When we arrive at our flat outside of Arbroath the owners ask us what are we doing here, politely, which is a fair question, and I mumble something about coming from Newcastle by way of Amsterdam and touring 90 days around the UK so we can stay out of the Schengen because we’re living with my mom in Germany, and they pause and nod and go quiet the way most do when we say that.
I go too long without anything to eat because we were tired coming in and agitated, I was, and said I’d go out in the morning to the store for breakfast stuff but then got distracted with the Internet and the blogging, and the wonder of how the morning light came about in a subtle, black-to-blue fashion, and got over-hungry and filled myself with oat cakes standing at the sink, smearing them with the complimentary raspberry preserves, all of it dainty and crude at the same time.
And then I went through the Guest Book later, the handwritten notes in different languages and people from France, Germany, the UK, Florida: all of them rhapsodic about the estate, the local history and so on, and feel a schmuck for treating it as just a pass-through here, when for so many others it’s a real destination with so much to see; they come here to celebrate important birthdays, return to it as their special place.
We go to Glamis castle, the setting for Macbeth, but the castle wasn’t a castle when the actions took place in the play, it was a hunting lodge, and it seems Shakespeare wrote it as some political maneuvering to appease his new king, a lover of rich, Scottish heritage with a fetish for witches, because we’ve discovered the Scots seem very superstitious about things, even slept sitting up for fear the devil might mistake them as corpses lying down and steal their souls, which is why their beds were so short, they slept with their backs on their headrests and pillows to prop them from falling forward. And in the private chapel we crowd in and I sit toward the back, near a chair they keep clear for the ghost who’s rumoured to haunt here, the one King James V had burned at the stake as a witch for he envied and feared her.
Our tour guide in the castle Euan is distinctly nerdy about the history and for this I love him, and gravitate closer, and realise Lily is the same, as she asks questions with a slight giggle and shaking voice, so enrapt with the history and possibilities of it all, the ghost stories and paintings of the Queen Mother who spent her summers here: you can see the sharkskin suitcase she used in a painting from 1923 and even touch it, and the sharkskin was thought to be waterproof and good for journeys by boat, in case it got dropped in the water.
We get lost going to the castle, we go off-route. The navigator leads us under tunnels and into fields, and the sky gets confused with the ground in the grey slate, with splashes of colour from the trees here and there, and Dawn and I both feel elated, gloomy, creative, ripe for something meaningful in our Northwest way, how the fog makes the colours go abstract and this may be the only time all of us are driving to a castle in the middle of nowhere-Scotland at the end of October in a car we bought in Germany.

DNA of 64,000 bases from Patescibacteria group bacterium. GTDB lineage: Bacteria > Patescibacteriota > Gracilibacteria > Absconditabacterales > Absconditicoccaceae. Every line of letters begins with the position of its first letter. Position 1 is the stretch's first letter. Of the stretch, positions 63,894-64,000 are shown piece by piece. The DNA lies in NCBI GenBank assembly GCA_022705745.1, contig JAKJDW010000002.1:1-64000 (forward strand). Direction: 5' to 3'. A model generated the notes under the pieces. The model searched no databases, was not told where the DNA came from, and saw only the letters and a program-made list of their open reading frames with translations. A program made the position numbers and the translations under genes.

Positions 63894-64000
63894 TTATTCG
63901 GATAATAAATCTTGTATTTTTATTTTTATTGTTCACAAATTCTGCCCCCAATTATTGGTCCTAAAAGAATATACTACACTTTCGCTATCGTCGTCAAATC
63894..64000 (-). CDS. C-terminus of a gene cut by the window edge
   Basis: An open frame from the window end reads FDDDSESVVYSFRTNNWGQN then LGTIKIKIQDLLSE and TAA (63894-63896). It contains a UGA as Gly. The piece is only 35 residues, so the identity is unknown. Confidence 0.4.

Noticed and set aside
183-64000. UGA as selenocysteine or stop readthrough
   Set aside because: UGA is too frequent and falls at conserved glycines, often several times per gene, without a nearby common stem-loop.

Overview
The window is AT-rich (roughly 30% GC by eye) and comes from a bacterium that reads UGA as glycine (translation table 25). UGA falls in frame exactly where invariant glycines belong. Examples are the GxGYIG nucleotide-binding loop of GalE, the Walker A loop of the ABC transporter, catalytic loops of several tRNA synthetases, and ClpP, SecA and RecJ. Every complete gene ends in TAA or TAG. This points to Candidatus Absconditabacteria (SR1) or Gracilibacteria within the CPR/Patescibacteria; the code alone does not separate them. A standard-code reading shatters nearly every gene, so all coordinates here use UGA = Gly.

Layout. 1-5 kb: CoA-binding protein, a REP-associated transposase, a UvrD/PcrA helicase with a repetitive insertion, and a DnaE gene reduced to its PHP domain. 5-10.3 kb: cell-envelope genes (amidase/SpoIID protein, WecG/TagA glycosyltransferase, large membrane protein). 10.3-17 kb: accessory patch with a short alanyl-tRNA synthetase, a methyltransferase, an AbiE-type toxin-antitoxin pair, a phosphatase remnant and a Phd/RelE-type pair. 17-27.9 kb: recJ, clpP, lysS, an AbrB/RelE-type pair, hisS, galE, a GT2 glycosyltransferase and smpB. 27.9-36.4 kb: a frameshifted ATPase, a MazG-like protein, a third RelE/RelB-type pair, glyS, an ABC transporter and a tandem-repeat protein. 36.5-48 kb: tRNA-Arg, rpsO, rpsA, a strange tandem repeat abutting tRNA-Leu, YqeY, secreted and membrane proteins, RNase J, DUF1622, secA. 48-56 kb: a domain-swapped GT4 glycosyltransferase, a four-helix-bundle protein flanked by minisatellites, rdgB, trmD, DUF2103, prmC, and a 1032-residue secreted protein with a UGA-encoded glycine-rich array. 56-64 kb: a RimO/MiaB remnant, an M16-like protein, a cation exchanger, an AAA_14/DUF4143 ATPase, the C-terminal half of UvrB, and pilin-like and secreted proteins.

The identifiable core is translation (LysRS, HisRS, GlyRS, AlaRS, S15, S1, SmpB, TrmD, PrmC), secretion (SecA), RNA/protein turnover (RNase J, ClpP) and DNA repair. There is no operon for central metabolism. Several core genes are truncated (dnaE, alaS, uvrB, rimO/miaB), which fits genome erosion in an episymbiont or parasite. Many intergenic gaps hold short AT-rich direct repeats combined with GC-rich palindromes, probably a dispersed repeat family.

We get an Arbroath smokie then, haddock smoked over oak and beechwood in an oblong pit until it turns golden-brown, good for a chowder they call cullen skink soup, served with artisan bread and butter, everything with butter, and we’re going the wrong direction from Germany if we think we can lose weight here with the lorne sausage slices, black pudding, pork sausages and hash browns — but I make a leek soup with milk and oatmeal, bacon rashers as a garnish, spring onions, and find a Speyside single malt that’s aged eight years in oak barrels, and put a dent in it, wake wondering where I am, what day it is.
At night the rain is like the rain from a film set for a scene on the deck of a boat where everything’s fucked, it’s raining sideways, blowing rain, and the wind has the trees animated like elephant trunks or Greek monsters with multiple heads, the way the limbs sway and bloat and leer, and despite the ill nature of it there’s a part of me that wants to run out and just disappear into the wild, wants to be consumed by the dark.
Some Scotches start sweet and end dry I read — they’re classified by regions from the Highland malts like Speyside, flavoured by the wood in which they mature, like old sherry casks with European oak, imparting a dried fruitiness — or the coastal malts, north of Inverness, — the inland malts, the island malts, the Lowland malts, and so on. I thought I could come here with a month to learn and really own Scotch, and now that feels foolish and impractical, a kind of hubris.
We go to a new movie theatre in town to watch the film Pan and we’re the only people in the theatre, and order tea in a ceramic cup, a bottle of beer, and sit in opposite ends from our children until the action gets too dicey and they come to sit and snuggle with us, and we clap on our way out and take pictures of the sun setting around 3:20 GMT, as shown below.